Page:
In the above quote, “competent authorities” refers to law enforcement agencies with competence in their field, not in technical matters involving encryption, which are well beyond a government official’s domain knowledge.

A well-intended law enforcement agent with a justifiable need to access encrypted communications may accidentally create the conditions for flagrant privacy infringements by opportunistic hackers or other nefarious parties.

In other words, even if the government’s security concerns are taken at face value, their proposals don’t address what privacy critics fear most.

Is a Better Balance Possible?

The Council of Ministers has laid out what seems like a reasonable balance between privacy and security. Here’s an excerpt: “technical solutions for gaining access to encrypted data must comply with the principles of legality, transparency, necessity, and proportionality.”

However, the willingness to strike this balance doesn’t mean anything if they lack the technical expertise to uphold these principles. For example, how can they demonstrate to encryption experts that the openings governments will use won’t be exploited by hackers?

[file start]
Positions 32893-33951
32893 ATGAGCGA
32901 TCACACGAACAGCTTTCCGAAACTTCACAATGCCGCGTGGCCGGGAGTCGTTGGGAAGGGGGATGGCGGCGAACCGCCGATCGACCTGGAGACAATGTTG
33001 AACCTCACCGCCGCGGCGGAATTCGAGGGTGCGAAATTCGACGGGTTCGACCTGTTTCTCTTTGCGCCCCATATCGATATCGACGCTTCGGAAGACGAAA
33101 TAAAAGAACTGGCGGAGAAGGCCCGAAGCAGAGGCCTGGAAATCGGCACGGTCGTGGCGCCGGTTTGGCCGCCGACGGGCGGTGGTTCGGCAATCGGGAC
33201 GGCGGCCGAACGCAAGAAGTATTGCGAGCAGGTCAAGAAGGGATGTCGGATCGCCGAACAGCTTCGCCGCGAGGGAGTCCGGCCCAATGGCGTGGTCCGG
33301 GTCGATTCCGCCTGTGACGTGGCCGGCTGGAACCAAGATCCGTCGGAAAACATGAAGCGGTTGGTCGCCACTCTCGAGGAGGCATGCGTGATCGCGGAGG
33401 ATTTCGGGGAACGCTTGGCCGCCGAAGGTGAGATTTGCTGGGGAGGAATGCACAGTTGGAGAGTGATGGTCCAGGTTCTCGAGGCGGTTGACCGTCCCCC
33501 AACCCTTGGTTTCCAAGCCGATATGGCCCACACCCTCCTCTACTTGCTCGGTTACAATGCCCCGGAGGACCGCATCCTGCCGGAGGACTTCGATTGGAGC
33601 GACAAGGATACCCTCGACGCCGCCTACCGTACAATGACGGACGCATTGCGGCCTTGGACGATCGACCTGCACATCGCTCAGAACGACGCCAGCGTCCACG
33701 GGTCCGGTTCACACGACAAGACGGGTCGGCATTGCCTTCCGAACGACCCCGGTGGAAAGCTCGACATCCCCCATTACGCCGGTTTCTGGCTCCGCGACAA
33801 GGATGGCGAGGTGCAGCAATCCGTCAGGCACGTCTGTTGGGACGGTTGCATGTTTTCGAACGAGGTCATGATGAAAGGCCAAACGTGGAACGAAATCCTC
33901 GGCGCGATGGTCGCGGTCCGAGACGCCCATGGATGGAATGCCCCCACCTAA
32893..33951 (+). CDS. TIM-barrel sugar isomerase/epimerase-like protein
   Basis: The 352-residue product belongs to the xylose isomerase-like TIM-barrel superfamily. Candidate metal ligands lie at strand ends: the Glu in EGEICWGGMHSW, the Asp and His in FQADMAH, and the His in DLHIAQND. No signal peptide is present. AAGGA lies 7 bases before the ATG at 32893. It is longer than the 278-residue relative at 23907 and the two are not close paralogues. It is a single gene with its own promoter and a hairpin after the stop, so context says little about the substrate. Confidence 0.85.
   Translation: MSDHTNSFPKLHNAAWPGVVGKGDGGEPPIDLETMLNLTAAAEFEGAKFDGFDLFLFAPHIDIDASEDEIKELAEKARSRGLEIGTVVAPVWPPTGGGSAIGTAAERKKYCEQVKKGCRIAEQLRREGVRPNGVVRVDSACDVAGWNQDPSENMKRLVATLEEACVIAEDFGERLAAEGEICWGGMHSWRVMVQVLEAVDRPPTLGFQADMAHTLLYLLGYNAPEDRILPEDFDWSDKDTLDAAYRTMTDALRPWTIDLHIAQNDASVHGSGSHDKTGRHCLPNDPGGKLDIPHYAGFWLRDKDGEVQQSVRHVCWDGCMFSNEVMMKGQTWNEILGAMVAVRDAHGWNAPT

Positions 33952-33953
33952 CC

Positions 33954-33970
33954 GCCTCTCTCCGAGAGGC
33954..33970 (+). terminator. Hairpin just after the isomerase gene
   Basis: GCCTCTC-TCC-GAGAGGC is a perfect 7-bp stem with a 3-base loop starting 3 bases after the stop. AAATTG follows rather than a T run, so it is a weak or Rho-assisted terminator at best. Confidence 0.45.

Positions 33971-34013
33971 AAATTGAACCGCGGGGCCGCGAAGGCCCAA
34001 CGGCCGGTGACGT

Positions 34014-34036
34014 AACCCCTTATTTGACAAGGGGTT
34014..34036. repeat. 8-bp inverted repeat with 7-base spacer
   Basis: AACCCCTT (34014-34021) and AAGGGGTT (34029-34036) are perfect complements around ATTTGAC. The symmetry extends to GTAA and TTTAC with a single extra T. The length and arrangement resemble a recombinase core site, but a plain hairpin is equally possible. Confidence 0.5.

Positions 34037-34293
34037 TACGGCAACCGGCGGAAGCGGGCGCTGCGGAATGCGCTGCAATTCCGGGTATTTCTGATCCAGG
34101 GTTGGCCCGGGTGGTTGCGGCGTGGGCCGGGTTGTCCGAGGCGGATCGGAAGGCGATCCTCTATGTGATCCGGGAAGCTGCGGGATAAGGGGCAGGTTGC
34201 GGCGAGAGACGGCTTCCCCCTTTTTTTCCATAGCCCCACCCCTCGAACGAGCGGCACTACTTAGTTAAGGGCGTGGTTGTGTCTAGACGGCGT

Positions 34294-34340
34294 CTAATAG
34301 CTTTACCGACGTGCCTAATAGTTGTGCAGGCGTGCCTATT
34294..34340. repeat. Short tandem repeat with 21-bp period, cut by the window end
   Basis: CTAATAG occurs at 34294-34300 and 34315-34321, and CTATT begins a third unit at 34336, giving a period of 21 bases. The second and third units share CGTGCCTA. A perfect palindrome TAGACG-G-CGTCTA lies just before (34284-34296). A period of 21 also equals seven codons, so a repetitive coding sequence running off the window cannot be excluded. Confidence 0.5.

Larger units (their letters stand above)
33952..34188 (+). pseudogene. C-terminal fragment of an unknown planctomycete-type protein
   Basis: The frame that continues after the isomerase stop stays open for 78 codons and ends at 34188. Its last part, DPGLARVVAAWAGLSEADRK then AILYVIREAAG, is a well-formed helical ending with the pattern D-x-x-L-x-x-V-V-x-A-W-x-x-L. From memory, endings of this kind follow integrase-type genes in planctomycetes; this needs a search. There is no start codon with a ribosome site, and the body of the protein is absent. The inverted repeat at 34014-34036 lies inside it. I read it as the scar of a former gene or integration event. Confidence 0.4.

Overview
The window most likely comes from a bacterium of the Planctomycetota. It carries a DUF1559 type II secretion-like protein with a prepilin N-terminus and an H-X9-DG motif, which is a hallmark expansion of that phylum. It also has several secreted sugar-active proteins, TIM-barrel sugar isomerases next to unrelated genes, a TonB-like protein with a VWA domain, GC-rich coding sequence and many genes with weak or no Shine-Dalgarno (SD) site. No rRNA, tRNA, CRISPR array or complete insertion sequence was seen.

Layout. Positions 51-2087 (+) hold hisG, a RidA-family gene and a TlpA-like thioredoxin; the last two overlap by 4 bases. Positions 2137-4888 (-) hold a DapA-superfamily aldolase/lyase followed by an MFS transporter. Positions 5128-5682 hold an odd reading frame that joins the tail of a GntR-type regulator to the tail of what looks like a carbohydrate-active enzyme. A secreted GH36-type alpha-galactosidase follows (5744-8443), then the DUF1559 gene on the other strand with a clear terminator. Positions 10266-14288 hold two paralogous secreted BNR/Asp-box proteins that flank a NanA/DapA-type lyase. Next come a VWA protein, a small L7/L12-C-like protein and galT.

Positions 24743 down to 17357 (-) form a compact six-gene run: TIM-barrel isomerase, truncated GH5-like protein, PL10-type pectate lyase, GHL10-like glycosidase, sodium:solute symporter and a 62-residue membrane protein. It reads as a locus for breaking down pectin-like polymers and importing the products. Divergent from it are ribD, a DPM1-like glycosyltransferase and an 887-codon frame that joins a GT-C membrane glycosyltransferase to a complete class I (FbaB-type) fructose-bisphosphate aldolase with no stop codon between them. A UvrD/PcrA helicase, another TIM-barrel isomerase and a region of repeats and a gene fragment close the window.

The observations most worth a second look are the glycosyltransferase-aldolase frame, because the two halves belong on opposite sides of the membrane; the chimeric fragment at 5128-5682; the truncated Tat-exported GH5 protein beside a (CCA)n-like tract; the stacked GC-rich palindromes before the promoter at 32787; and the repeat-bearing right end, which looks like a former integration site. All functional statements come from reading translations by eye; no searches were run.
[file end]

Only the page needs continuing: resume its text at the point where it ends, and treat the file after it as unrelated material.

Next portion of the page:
It’s difficult to have a broad, non-technical discussion of such a complicated and wide-ranging topic, but that’s just the problem: the devil is in the details, and the details have been unaddressed.  It’s reasonable to suspect these principles won’t be adhered, either on purpose or by accident, especially given how many high-profile breaches there have already been.

Real Encryption Doesn’t Deal in Half-Measures

Attaching the word “encryption” to a device doesn’t make it fully secure. Unless every potential vulnerability is accounted for, the device can be penetrated.

The market’s leading encrypted mobile security provider ensures their tools are hermetically sealed against any possible intrusion. Having this level of protection means your communications will remain private, no matter how legislation may change.

Undermining everybody’s secure encryption so law enforcement agencies can sidestep encryption the few times it’s necessary leaves everyone susceptible to malicious hackers.  

Given how data is collected by governments worldwide, people are wise to take the security of their communications into their own hands. Governments pay lip service to the absolute right to privacy, but every statement they make about upholding this right has a “but” in it that undermines their seriousness.